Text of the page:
+1 vote

When attaching a script to a Sprite node, the script includes the line "extends Sprite" at the top. It seems like I can delete this line without any consequences. What is the purpose of this line?

in Engine by (156 points)

Basically you tell the script that the code inside is for a Sprite type node and not an AudioSampler Node

Check this link, where it says Classes.

Here is explained much better, since what I say is just a very basic idea, so that it is understood.


I did a quick test. I created a Sprite node, added a script to it, and used the Sprite function set_flip_v(true). The code looks like this:

extends Sprite

func _ready():
    set_flip_v(true)    # A sprite-specific function

I then changed the extends line to "extends AudioStream" which gave me an error, which I expected. Then, I changed the extends line to "extends CanvasItem" which had no error and ran just fine. Deleting the extends line also ran fine. What I don't understand is why I can change the extends line to CanvasItem, which does not have the set_flip_v(true) function in it. Also, why am I allowed to delete the line altogether with no repercussions?

The classes in Godot are inherited from other classes with affinity, CanvasItem has affinity with a Sprite, but not a SamplePlayer, since it is an audio inherit different classes, it may work well without that first line, but eventually when your code is more Extensive and with more functions, you can throw errors since it is not defined "The context of the Node"

For the moment, it is recommended to leave that line and not erase it. I hope it helps.

1 Answer

+1 vote
Best answer

It says that the script, as a class, extends from the Sprite class, meaning you can use any method from the Sprite class and up.

There should be consequences for removing or changing but is something like a bug, also is used for some hacky stuff too and it seems won't be fixed soon.

Try to avoid touching it so you project is well organized, editor(s) can work with autocomplete and you or your team remember later what is that script for and which methods have available to use.

by (7,934 points)
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Is it a bug or is it working as intended? Since the node that the script is attached to is a Sprite node, it makes sense that it would have access to all Sprite functions, even if the script doesn't extend Sprite explicitly. After all, all nodes can call their functions without a script necessarily attached to them.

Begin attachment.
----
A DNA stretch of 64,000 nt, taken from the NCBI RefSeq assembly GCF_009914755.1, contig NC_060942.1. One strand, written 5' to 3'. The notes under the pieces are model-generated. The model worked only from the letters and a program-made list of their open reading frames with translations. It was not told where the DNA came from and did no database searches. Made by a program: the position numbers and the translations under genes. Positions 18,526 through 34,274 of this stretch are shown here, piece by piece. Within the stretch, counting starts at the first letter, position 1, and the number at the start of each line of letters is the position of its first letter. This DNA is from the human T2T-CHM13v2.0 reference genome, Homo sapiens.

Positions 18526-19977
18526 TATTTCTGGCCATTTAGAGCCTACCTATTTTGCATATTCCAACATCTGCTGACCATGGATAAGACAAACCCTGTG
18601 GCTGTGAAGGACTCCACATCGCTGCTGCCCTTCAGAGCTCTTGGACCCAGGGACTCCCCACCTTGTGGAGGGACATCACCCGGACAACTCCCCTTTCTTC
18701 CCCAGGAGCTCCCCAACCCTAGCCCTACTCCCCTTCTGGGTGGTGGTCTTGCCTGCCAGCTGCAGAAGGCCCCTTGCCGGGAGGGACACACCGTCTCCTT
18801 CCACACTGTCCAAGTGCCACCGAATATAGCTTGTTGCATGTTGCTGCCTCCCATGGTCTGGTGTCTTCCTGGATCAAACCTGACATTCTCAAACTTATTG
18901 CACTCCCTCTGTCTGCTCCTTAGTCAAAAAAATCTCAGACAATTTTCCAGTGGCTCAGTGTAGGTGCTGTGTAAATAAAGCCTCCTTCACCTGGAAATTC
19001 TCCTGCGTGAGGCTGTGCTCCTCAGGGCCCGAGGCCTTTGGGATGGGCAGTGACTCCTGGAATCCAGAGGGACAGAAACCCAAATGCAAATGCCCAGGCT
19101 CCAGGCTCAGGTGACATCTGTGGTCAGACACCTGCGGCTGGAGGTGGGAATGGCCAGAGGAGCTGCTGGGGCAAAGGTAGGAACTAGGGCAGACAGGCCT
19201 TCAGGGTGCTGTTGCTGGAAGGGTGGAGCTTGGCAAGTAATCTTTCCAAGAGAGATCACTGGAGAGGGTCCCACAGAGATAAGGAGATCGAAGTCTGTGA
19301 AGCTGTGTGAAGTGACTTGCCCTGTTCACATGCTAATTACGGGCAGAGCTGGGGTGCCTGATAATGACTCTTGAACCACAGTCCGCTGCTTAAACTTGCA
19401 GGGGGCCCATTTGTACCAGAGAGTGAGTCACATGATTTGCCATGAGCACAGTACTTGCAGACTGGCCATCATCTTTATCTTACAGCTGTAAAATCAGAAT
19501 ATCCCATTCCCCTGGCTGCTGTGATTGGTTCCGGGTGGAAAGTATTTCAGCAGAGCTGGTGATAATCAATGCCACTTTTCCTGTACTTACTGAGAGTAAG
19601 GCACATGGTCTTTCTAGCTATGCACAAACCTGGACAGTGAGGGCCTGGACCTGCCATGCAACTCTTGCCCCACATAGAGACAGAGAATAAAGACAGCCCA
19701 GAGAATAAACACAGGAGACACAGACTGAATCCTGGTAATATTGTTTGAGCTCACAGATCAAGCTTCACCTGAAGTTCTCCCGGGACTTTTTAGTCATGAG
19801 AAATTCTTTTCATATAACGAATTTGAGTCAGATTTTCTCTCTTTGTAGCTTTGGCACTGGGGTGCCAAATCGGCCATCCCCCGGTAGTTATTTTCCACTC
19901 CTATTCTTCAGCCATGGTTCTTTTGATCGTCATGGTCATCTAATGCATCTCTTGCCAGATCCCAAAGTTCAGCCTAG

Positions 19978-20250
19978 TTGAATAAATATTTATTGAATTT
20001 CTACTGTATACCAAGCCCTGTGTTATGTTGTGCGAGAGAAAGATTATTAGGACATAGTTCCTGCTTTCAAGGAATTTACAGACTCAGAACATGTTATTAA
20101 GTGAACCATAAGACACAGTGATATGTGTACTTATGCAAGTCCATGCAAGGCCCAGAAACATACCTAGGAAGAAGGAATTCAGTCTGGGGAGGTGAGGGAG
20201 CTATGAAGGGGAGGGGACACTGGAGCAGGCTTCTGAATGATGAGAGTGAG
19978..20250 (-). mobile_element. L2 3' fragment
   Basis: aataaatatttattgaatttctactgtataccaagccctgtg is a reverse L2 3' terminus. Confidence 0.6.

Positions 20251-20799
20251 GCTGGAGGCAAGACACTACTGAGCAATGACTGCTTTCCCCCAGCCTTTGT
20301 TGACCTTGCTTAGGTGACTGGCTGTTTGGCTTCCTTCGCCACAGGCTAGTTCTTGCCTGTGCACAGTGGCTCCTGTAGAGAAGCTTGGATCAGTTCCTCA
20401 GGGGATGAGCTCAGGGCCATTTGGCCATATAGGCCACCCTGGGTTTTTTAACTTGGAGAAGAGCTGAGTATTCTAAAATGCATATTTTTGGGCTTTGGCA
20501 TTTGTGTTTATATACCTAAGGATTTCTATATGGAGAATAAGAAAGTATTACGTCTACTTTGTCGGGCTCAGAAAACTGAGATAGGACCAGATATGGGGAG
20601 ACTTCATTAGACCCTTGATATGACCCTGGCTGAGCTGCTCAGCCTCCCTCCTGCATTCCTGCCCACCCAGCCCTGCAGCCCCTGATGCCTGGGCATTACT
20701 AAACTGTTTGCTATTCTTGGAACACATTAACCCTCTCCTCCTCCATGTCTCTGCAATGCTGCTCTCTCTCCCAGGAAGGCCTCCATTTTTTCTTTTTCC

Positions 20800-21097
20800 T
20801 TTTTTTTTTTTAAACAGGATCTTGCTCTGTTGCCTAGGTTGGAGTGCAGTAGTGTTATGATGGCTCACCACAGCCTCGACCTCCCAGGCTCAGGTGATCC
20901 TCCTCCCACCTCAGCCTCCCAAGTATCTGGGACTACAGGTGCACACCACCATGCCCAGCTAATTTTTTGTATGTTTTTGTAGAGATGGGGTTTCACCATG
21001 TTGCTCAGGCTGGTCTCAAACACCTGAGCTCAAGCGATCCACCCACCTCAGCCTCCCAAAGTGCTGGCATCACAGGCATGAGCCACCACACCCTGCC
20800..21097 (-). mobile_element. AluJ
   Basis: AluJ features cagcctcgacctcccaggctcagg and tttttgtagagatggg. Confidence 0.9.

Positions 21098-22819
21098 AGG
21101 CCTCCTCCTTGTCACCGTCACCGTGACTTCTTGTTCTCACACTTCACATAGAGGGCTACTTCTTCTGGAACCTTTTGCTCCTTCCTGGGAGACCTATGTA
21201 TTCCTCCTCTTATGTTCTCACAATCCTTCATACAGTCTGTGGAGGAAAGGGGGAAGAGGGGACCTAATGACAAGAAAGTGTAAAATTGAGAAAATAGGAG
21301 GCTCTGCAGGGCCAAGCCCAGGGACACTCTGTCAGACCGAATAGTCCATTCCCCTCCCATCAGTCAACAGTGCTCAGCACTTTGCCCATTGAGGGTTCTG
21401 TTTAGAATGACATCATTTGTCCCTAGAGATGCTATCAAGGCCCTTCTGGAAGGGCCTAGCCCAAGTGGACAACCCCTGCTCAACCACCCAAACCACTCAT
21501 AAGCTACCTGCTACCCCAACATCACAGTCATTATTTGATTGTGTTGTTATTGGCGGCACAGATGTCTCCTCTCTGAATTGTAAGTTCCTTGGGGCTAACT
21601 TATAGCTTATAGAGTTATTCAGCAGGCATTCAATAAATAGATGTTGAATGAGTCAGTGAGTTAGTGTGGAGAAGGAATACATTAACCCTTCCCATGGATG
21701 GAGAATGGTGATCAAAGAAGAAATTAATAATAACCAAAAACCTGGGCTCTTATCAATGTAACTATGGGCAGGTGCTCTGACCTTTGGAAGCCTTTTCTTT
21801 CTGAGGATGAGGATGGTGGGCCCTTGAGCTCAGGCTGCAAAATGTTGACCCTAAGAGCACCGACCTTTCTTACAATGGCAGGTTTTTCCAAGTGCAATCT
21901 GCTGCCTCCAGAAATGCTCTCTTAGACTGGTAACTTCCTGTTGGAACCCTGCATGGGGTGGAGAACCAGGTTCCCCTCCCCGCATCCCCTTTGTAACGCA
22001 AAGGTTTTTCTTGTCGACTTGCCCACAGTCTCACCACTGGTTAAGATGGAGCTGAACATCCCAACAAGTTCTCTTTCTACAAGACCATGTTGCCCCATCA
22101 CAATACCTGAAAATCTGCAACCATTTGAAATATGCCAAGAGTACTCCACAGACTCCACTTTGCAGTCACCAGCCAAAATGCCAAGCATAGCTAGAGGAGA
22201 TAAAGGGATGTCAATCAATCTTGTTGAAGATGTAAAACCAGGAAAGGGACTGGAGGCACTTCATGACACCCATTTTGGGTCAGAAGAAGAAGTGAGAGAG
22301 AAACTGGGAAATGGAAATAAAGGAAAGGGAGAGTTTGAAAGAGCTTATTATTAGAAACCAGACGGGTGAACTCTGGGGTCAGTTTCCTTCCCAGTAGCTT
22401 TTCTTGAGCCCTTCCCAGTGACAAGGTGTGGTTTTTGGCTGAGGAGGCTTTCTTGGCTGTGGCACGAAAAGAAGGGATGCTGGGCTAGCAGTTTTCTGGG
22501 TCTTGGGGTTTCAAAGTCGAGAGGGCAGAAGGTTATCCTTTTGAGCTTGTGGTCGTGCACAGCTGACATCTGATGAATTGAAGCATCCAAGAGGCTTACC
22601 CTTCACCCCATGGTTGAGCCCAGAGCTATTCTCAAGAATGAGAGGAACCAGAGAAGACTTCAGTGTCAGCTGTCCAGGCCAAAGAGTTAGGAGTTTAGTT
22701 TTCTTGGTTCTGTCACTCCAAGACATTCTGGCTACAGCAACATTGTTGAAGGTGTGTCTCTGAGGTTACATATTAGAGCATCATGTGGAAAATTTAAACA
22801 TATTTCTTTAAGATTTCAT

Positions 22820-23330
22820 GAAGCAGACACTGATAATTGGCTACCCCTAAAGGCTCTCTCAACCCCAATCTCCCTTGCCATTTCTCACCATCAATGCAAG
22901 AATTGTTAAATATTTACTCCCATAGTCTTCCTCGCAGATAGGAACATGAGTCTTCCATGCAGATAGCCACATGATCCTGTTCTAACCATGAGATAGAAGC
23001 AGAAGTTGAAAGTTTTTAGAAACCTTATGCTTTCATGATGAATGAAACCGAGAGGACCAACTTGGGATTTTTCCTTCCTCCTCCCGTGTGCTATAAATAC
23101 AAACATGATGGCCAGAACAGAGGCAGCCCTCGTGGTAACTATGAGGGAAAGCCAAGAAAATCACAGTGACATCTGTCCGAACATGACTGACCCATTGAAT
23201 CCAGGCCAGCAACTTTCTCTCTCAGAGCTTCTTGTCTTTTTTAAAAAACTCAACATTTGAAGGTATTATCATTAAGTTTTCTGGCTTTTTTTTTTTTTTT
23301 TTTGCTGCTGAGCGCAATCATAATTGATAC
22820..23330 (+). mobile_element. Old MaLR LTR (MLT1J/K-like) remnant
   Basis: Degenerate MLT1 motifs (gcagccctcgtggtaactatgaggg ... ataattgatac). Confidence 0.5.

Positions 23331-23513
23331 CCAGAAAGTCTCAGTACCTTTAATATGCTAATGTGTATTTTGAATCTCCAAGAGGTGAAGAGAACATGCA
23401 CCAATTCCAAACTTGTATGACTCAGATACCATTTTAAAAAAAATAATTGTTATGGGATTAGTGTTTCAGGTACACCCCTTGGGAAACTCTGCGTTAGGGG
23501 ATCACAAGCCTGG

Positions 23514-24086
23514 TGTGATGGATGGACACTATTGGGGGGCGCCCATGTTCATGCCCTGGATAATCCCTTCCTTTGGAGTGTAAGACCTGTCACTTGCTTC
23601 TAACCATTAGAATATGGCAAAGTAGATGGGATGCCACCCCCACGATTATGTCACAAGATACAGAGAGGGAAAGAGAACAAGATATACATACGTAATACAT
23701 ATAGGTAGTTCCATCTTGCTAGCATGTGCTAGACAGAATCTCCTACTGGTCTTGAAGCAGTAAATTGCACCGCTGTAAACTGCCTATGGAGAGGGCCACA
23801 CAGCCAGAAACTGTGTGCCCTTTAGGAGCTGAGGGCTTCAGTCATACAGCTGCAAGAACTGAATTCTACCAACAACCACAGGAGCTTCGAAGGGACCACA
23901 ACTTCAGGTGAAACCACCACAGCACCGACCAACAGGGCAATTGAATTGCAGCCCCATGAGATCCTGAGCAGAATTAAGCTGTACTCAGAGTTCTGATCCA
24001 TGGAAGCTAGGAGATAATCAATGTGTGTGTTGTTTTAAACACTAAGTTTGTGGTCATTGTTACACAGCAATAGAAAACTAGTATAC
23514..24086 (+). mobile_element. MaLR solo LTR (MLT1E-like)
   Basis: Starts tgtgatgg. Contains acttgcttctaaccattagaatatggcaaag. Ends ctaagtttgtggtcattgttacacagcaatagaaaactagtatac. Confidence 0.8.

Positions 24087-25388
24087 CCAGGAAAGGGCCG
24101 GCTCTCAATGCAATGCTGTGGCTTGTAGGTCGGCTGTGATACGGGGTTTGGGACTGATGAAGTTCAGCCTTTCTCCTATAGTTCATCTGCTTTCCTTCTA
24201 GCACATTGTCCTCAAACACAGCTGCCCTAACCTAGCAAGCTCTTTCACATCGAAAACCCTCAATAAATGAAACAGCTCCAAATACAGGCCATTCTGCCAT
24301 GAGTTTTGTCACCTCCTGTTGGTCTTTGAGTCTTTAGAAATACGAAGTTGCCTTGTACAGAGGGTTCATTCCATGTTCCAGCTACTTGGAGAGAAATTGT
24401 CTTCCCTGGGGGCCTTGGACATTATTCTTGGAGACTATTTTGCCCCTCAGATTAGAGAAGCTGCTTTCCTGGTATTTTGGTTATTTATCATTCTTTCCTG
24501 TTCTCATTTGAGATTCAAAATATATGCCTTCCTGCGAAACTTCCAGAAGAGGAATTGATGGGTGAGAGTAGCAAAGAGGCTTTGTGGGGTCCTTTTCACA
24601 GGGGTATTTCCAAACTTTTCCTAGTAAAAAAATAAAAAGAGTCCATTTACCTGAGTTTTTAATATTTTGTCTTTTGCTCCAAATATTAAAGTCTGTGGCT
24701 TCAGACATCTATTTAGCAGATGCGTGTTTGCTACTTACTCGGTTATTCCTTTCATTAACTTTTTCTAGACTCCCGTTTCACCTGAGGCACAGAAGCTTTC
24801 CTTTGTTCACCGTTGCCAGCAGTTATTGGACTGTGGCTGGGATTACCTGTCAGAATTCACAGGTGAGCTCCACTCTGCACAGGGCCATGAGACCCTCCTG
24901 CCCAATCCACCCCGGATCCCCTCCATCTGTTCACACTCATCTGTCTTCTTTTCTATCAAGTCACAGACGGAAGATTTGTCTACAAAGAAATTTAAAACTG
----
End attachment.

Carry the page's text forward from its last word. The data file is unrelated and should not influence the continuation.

Here's the reason for the question. I have the following:

  • A Sprite node
  • A BaseScript.gd script that extends Node

I want to add a script to the Sprite node that extends the BaseScript.gd like this:

extends "res://BaseScript.gd"

Since scripts can only extend one thing, I had to remove "extends Sprite." Is my implementation okay?

Is a bug from the OOP perspective, and may get fixed one day.

Looks like the engine takes the script as an extension of the node where is attached while the script is from a parent class (up to Object I guess).

For a good design, try to avoid it, if your BaseScript is just for Sprites, will be better to extend it from Sprite instead of Node, or rethink the design.

But that "cheat" is currently allowed and useful if you know what are you doing, so, is up to de designer/developer in the end.

Where is the bug? I don't see one, it's just that Godot doesn't support multiple inheritance.

Because it seems that should not be allowed (using a script extended from a parent class), -punt0 mentioned that somewhere but can't find the comment, also said that the bug or whatever was used for some games and fixing it will break them.

And IMO, a node should not be able to use a script that is extended from a parent because it... does not make any sense if I look it with my myopic OO eyes.
I mean, you extend a Node2D with a script as a Node, I don't understand what it is, the concept of it.

What I understand how can be used and abused though.

Well, if your script only uses features of Node and is put on a Node2D, that's fine and useful because it improves reusability.
However being able to use "implicitely downcasted" methods is indeed wrong from a strongly typed OOP design point of view.

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